It was in 2015 when a seed for the migrant worker community was planted in one young man’s heart.
This included waking up at the crack of dawn, having only a drumstick and curry rice for meals, working under harsh conditions and being sent back home if they are injured, which would also mean going into debt if they had not finished paying their agent fee.
“I didn’t know anything much about the life of migrant workers back then and was shocked by their predicament,” Wei Ming recalled.
Since then, he had it in his heart to do something for this community.
It seemed like the opportunity arrived a few years later when he entered university.
“I had an assignment where we were tasked to do a short film,” he said. “I initially proposed the idea of making a film about a migrant worker’s life, but my team eventually decided to run with something else.”
“I was a little sad that we couldn’t do it, but also felt that there will be a time for it in future.”
Then came 2021, with COVID-19 as its backdrop.
Earlier this year, Wei Ming was involved in a video project with My Brother SG, where a migrant worker sat down with Minister of Manpower Dr Tan See Leng to share his experiences.
The migrant brother asked the minister the burning question in his heart: When could he go home again?
It was a pin-drop moment.
And it led 26-year-old Wei Ming to think about how much these brothers must be missing their families.
He continued: “Because of COVID-19, some might not have seen their children before. And by the time they get to return, their children would probably even be able to speak.”
He was also very moved by how humble the migrant workers are.
“I have never heard a brother speak ill about Singapore despite the very demanding and unbearable situations they may face at work,” he explained. “When asked about us, they always smile and say ‘thank you’ or ‘very good’.
“I would occasionally ask myself: If I was placed in their situation, would I really feel this way about Singapore?
I honestly can’t give a definitive answer like they would, and that is something I can truly learn from.”
These migrant brothers have such wonderful and grateful hearts that we can all be inspired by, Wei Ming observed.
These personal experiences culminated in Wei Ming’s decision to tell the story about our migrant workers’ plight this Christmas.
The 16-minute film journeys with a migrant worker named Siva who goes about his daily life in Singapore. We see him eating his meals, making calls back home and spending lonely nights in his dormitory.
Made up of mainly handheld one-takes, the film inserts the viewers into the story world as if the audience was an invisible observer.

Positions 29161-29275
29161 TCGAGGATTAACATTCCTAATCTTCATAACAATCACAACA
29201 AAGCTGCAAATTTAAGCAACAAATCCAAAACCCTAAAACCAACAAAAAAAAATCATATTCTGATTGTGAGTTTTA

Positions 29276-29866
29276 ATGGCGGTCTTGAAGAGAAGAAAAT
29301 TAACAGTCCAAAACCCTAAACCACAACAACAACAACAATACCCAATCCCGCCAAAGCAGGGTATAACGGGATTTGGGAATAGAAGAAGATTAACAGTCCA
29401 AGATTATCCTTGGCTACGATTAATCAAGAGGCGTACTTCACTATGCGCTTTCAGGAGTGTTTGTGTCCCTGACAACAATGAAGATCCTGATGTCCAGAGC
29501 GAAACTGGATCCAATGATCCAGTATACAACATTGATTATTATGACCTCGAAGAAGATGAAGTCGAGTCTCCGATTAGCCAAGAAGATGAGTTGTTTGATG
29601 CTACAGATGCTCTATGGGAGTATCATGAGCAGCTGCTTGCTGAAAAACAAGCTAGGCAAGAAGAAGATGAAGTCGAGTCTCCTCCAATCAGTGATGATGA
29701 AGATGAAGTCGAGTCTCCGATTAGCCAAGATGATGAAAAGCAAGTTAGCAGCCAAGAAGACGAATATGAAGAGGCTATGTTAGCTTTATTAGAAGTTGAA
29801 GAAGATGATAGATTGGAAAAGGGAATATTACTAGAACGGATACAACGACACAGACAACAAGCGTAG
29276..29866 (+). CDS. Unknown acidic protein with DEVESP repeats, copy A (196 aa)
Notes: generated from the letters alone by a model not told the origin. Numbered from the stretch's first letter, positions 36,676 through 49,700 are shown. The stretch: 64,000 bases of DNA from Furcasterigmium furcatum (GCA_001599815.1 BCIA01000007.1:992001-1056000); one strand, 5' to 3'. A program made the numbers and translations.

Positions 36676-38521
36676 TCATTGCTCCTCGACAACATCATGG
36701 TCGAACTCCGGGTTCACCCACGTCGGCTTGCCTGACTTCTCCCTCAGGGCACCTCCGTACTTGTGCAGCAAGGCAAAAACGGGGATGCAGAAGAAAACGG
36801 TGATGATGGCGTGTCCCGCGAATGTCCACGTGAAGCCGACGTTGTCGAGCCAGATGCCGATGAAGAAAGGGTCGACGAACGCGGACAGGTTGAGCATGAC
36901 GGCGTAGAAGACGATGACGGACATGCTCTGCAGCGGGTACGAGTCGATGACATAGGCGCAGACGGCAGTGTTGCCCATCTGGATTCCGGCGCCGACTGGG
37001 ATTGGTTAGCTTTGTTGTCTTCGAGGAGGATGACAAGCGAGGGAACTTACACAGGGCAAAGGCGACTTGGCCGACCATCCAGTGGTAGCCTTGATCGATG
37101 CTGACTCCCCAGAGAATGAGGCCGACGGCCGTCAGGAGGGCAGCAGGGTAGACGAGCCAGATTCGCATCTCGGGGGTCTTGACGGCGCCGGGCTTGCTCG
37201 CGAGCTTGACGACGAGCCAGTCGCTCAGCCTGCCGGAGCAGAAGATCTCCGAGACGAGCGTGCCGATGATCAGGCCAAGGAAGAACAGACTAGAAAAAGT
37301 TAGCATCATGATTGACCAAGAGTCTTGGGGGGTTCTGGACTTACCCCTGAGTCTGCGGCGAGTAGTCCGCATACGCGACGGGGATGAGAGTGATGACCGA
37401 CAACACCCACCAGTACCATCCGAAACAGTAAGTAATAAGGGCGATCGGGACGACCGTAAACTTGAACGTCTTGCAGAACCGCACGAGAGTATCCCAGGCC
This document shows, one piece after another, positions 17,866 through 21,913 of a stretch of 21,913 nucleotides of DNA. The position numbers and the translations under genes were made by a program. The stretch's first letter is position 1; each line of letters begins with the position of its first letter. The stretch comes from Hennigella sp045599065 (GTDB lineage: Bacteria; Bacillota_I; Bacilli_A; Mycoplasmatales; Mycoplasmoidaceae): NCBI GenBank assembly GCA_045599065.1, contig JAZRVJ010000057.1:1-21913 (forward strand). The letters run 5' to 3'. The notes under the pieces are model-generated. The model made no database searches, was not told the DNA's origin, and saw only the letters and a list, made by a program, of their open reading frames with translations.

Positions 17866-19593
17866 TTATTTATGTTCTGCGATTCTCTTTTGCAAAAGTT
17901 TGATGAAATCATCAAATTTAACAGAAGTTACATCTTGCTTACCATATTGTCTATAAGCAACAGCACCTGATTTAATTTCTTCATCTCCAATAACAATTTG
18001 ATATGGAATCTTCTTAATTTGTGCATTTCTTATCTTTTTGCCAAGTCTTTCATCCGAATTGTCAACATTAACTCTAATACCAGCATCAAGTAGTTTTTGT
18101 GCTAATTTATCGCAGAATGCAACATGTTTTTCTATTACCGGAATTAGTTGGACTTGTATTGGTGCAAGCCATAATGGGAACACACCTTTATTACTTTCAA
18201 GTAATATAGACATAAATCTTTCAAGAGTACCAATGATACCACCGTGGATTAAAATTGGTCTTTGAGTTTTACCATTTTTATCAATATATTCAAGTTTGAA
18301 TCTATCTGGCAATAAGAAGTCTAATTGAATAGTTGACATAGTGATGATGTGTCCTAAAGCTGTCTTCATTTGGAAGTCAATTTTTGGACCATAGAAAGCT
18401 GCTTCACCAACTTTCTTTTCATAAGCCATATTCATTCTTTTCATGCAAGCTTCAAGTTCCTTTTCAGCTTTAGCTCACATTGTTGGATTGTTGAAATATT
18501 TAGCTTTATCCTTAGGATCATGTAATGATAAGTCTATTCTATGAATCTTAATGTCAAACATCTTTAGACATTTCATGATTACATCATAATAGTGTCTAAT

That was not something Wei Ming, as the director of the film, had initially planned for.
But the sustained scenes force us to go through the mundane, monotonous and sometimes miserable parts of our migrant brothers’ lives, giving us a better sense of what is it like to be in their shoes.
“Nicole (our Director of Photograpy for the film) and I came to set and spontaneously decided that we were going to do this handheld, where most scenes were one-takes.”
“Because of that, most of the planning we had was thrown out of the water and all of the shots were impromptu. Thank God for keeping us sane,” Wei Ming said with a laugh.
The film also depicts Siva’s strained relationship with his wife, exacerbated by his inability to go home due to COVID-19.
And it is this physical separation of loved ones that has been reflected in the title of the film, The Distance Between.
The title also speaks of the figurative distance between us and our migrant brothers.
How much do we know about our migrant brothers and what they go through?
Surely not everyone will be merry this Christmas.
Finally, on a meta-level, The Distance Between represents the distance between man and God.
Delving further into the inspiration for the film story, Wei Ming shared: “I wanted to make reference to the topic of reconciliation as well.
“In the film, we see Siva giving up almost all that he had for a seemingly small reason. He didn’t have to do it, but he was still determined to do so.
“In the same way that Jesus chose to give His life for us, so that we will be able to reconcile with Him.”
It has been seven years since the seed to do something for migrant workers was first planted in Wei Ming’s heart.
While it wasn’t a topic that people cared much for back then, he noted that there has been a shift in the social narrative.
In fact, he was encouraged by Bangla, a short film by students from Nanyang Technological University that went on to win the National Youth Film Awards in 2018.
It was Wei Ming’s first time seeing a short film featuring a migrant worker as the main character. This gave him the confidence boost that the public was warming up to hear stories from different communities.
However, Wei Ming believes that there’s still much to do for the migrant workers in Singapore.
“Even though over the years the perception of migrant workers have slowly started to improve, and many Singaporeans are stepping up to help and make an impact within the migrant worker community, we can still do better and be better,” he concluded.
“I hope this film will be able to stir up something within the hearts of people, and really encourage them to show more love and concern to the migrant worker community.”
This Christmas, as we remember the love of the Father in giving us the gift of Jesus, let’s also show love to the migrant workers in our midst. For what they’ve given up for those they love.